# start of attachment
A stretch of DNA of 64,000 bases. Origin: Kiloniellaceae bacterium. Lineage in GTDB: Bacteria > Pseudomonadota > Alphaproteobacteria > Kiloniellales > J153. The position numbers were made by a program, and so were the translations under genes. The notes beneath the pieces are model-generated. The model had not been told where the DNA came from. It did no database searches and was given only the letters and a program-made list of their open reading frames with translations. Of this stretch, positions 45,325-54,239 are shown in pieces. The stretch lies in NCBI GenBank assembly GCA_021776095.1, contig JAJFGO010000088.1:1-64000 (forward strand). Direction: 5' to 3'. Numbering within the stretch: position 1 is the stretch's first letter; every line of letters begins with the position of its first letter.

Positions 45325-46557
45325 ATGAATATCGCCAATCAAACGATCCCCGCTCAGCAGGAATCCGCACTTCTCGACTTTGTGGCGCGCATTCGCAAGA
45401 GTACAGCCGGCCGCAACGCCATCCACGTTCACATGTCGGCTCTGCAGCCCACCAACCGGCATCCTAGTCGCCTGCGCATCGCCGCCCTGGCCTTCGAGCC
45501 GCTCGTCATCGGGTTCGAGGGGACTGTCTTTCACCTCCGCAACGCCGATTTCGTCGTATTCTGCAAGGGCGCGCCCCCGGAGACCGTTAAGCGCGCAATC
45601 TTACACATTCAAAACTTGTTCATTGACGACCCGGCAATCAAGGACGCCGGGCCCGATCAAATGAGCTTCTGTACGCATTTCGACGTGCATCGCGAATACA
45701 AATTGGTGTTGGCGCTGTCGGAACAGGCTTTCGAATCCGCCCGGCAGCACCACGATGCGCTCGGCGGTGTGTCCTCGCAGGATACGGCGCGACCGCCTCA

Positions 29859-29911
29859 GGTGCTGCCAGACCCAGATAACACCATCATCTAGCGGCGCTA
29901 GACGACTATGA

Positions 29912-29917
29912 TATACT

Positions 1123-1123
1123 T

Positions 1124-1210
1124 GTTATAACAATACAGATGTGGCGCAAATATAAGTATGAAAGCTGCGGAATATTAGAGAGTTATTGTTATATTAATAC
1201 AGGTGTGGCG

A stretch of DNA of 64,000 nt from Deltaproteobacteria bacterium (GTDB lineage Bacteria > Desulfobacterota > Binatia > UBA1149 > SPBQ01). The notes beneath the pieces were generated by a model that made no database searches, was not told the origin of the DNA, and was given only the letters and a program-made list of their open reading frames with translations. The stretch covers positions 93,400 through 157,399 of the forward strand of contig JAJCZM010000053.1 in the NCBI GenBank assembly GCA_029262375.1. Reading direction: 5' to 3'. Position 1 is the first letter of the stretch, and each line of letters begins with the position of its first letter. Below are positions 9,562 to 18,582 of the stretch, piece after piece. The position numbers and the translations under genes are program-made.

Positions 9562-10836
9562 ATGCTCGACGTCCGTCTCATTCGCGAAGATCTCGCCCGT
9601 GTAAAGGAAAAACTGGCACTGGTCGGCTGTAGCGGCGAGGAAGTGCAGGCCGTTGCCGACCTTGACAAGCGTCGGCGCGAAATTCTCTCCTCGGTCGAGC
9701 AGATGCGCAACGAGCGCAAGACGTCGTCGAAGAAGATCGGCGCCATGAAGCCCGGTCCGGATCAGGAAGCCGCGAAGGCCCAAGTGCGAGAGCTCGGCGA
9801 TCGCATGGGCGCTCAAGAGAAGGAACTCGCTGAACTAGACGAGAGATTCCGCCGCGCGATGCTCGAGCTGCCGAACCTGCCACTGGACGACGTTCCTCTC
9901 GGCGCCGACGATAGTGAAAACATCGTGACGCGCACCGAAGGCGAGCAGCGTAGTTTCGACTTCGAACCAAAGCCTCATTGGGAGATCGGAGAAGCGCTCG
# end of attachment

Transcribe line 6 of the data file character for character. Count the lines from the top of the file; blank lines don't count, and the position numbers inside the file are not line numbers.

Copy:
45601 TTACACATTCAAAACTTGTTCATTGACGACCCGGCAATCAAGGACGCCGGGCCCGATCAAATGAGCTTCTGTACGCATTTCGACGTGCATCGCGAATACA